Solis, unchallenged, wins Costa Rican presidency

ARCHIVE -  AFP PHOTO / Rodrigo ARANGUA

ARCHIVE – AFP PHOTO / Rodrigo ARANGUA

April 7th, 2014 (InsideCostaRica.com) Former diplomat and academic Luis Guillermo Solis has easily won Costa Rica’s presidential runoff election.

Sunday’s win was no surprise. His opponent, Johnny Araya of the ruling National Liberation Party, or PLN, dropped out of the race on March 5th after Solis’ popularity skyrocketed following the first-round vote.

Araya’s name remained on the ballot because the constitution prevented him from withdrawing. He earned about 20 percent of Sunday’s votes, despite withdrawing.

Solis was a member of PLN, but became disillusioned and quit it in 2005.

Political power in Costa Rica has traditionally been traded between the PLN and the Social Christian Unity Party.

Solis, a member of the moderate Citizen Action Party, is the first third-party candidate to win the Costa Rican presidency in decades.

Solis has never held political office and was largely unknown until the race, though he has worked in several PLN administrations and once served as ambassador to Panama.

In early January, polls showed that Solis had only five-percent support among voters. His party, formed to fight corruption and support of better income distribution, is just 13 years old.

Solis will assume office on May 8th.

While some international media has referred to Solis and his party as ‘leftist,’ the party and Solis are better described as centrist.

VOA and AFP contributed to this report.

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    • Karen Mata

      Aren’t all Jamaicans centrists?

      Time to cut and run boys and girls.

      • Carlo Latini

        Well, as the old saying goes, don’t let the door hit you in the………well you get it.

        • Karen Mata

          Carlo, you’re Italian….way to easy.
          Shouldn’t respond, but will.

          Who do you think has been propping up CR over the past 50 plus years (paying off their bonds when they’re ready to default, covering their back militarily, and trying our best to nurture their vision of democracy) so pathetic guineas like you can pop off??

          Have you figured out what side you’re on following WWII?? I know whoever is winning… As eytyes, you’re masters of cutting and running, while soiling yourselves, so tell us about it.

          I’m a service academy grad from the US. We still kick ass and take names while your likes squat to piss. We know first hand how your military cried like girls while losing the war, and couldn’t surrender fast enough.

          The question is do you get it dago???

          ps thanks for responding

          • Carlo Latini

            Actually you nitwit, I’m not Italian, I am using my Foreign Legion “Anonymat” as a screen name. Service academy graduate? Sort of like that freak of nature from Annapolis “Horrible Holly Graf” or the adulteress Paula Broadwell that took Gen, Petraeus down. You’re just another bimbo who because of your gender was admitted to a service academy at the expense of the American taxpayer. Bimbos or freaks of nature like you shouldn’t even be allowed to serve, you’re nothing but problems, Google “Paula Coughlin tailhook scandal.” As for Americans winning wars, don’t make me laugh, they haven’t won a war since WW2. Oh! I forget, they did kick the asses of those 200 Cuban construction workers in Grenada.JaJaJa. Americans will never fight anyone who can fight back, they’ve sacrificed courage for technology, not to mention Morals,ethics, etc. CIA torture anyone? Any country that would allow it’s only friend in the Middle East to murder 34 of it’s Sailors in the USS Liberty is morally bankrupt. No need to reply bimbo.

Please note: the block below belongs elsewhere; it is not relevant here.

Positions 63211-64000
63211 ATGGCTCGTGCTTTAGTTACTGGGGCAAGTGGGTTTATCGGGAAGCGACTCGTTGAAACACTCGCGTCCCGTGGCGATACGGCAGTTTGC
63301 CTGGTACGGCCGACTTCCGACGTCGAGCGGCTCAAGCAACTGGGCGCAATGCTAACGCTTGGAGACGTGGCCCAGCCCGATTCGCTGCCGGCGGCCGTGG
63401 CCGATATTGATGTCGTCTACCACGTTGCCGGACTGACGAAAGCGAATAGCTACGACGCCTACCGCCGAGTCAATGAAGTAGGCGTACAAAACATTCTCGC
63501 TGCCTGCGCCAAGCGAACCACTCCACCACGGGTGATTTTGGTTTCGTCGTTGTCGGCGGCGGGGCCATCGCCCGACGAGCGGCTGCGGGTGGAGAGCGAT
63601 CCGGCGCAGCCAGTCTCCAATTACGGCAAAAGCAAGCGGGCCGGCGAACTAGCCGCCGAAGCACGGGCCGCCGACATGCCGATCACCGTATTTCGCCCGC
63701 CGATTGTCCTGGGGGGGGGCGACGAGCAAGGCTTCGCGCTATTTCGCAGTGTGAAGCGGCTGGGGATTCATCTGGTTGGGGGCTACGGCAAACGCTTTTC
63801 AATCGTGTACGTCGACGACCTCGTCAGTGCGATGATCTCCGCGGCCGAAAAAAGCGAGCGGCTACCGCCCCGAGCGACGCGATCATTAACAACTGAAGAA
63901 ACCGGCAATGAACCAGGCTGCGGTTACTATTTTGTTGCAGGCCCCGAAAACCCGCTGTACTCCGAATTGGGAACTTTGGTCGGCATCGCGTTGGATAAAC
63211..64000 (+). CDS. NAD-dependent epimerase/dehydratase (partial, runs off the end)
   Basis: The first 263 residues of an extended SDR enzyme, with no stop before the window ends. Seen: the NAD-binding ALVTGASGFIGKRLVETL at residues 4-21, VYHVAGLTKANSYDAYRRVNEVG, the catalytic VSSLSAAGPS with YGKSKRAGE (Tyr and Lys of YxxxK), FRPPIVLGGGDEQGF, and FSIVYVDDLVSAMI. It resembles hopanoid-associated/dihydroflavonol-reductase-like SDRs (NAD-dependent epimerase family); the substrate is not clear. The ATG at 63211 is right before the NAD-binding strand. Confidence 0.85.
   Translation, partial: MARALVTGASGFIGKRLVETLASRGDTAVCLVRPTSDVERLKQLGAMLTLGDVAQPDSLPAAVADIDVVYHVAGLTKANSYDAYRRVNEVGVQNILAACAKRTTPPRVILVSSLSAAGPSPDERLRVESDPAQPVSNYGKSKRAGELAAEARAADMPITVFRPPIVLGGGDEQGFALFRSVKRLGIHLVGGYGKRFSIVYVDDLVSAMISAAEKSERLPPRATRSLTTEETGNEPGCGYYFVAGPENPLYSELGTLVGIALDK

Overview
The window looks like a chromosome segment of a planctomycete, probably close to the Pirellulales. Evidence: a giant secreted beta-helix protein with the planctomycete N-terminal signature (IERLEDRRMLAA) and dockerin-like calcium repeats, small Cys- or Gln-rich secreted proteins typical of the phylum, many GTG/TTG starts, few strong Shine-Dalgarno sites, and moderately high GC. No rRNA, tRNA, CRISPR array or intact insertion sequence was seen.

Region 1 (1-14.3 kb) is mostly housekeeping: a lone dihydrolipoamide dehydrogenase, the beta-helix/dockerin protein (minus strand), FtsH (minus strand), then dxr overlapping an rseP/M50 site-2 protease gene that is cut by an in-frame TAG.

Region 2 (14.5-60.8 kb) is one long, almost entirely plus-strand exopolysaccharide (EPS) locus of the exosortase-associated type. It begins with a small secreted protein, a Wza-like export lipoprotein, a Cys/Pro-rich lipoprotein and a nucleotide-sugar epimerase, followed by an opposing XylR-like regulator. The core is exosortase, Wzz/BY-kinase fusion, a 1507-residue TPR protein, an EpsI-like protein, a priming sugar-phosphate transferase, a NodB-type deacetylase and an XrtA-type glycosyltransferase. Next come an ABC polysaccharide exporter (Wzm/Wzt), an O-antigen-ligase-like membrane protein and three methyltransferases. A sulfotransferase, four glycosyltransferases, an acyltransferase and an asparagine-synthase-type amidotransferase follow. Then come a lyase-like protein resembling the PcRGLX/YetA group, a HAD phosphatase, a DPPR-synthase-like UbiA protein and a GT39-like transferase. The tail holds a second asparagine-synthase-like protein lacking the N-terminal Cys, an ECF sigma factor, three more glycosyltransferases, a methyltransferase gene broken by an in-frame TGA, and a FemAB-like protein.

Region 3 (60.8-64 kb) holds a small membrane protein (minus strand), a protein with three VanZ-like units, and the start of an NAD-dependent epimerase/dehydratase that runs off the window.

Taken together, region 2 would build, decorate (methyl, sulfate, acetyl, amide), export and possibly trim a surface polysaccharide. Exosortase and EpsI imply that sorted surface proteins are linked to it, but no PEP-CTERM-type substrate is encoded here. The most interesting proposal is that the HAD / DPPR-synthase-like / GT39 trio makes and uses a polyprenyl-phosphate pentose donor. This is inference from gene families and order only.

• expatin paradise

      Let’s hope that Solis makes good on his promises. Corruption of many types – direct bribes, kick-backs, direct complicity by government officials in criminal activity, falsification of work hours by government officials who spend work hours attending to personal affairs, under-reporting income or the value of assets, and various other forms – is rampant in Costa Rican government. Income inequity has been part of the societal structure since the first families came here, an extension of Spanish feudalism with a few masters and many peons living at subsistence levels.

      There are many infrastructure needs, and the country cannot keep borrowing, so the money will have to come from those who can afford to pay. Consumer taxes (sales tax, value-added tax, tax on gasoline) hit the poor too hard, so other taxes must be collected. The first step is enforcement of existing taxes, making sure that real income is fully reported and that assets subject to taxation are properly valued. To accomplish this will probably require more tax auditors and tax assessors who place value on real estate rather than relying on owners to assess the value of their property.

      The new president has his work cut out for him. Let’s hope that he is up to it.